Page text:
The fallout from a Florida charter school’s decision to oust its principal for teaching a lesson on Michelangelo’s David (1501-04)—deemed “pornographic” by one parent—continues to spread.
Shortly after the scandal erupted, the Florida Department of Education released an official statement clarifying that it would not prohibit classroom instruction on the iconic exemplar of Renaissance sculpture—despite the state’s increasingly censorious attitude regarding the teaching of other subjects. And earlier this week, the ultra-conservative institution Hillsdale College, which fundraised to help found the anti-David school Tallahassee Classical, cut ties with the school.
“The statue of David has artistic and historical value. Florida encourages instruction on the classics and classical art, and would not prohibit its use in instruction,” the Florida Department of Education’s communications director Alex Lanfranconi told Florida Voice. A department spokesperson added in a statement: “The matter at Tallahassee Classical School is between the school and an employee, and is not the effect of state rule or law.”
The entire scandal began as “a series of miscommunications” according to Hope Carasquilla, the now former principal of Tallahassee Classical. She told the Tallahassee Democrat she was forced to resign after parents complained about the impropriety of an art history lesson featuring Michelangelo’s famous sculpture of David, a marble depiction of the biblical hero. As frenetic press coverage, memes and late-night comedy skits ensued, the chairman of Tallahassee Classical doubled down and the mayor of Florence weighed in, inviting Carasquilla to visit the statue in person at the Galleria dell’Accademia.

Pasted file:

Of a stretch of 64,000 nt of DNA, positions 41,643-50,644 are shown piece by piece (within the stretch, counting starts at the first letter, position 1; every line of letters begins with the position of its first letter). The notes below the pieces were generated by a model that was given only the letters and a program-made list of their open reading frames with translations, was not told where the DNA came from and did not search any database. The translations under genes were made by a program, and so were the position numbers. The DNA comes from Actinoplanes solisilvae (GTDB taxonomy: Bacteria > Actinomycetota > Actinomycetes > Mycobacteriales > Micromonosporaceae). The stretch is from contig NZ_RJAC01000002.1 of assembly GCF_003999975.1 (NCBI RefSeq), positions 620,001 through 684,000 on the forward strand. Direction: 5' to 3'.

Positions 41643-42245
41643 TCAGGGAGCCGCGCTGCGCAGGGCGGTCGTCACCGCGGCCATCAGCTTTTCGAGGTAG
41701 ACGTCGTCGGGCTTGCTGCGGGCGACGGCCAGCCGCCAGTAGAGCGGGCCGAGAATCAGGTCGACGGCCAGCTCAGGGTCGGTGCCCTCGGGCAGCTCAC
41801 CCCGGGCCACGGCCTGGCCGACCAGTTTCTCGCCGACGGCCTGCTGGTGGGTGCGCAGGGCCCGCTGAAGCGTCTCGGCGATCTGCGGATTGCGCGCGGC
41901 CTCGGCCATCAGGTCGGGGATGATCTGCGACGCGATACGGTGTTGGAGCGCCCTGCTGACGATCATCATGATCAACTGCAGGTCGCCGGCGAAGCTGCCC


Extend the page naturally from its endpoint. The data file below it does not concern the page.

The scandal is unfolding amidst Florida governor Ron DeSantis’s efforts to radically transform the Florida education system by arming teachers, banning books and sanitising curricula in order to fight what he considers “liberal indoctrination” and “trendy ideologies” throughout the state.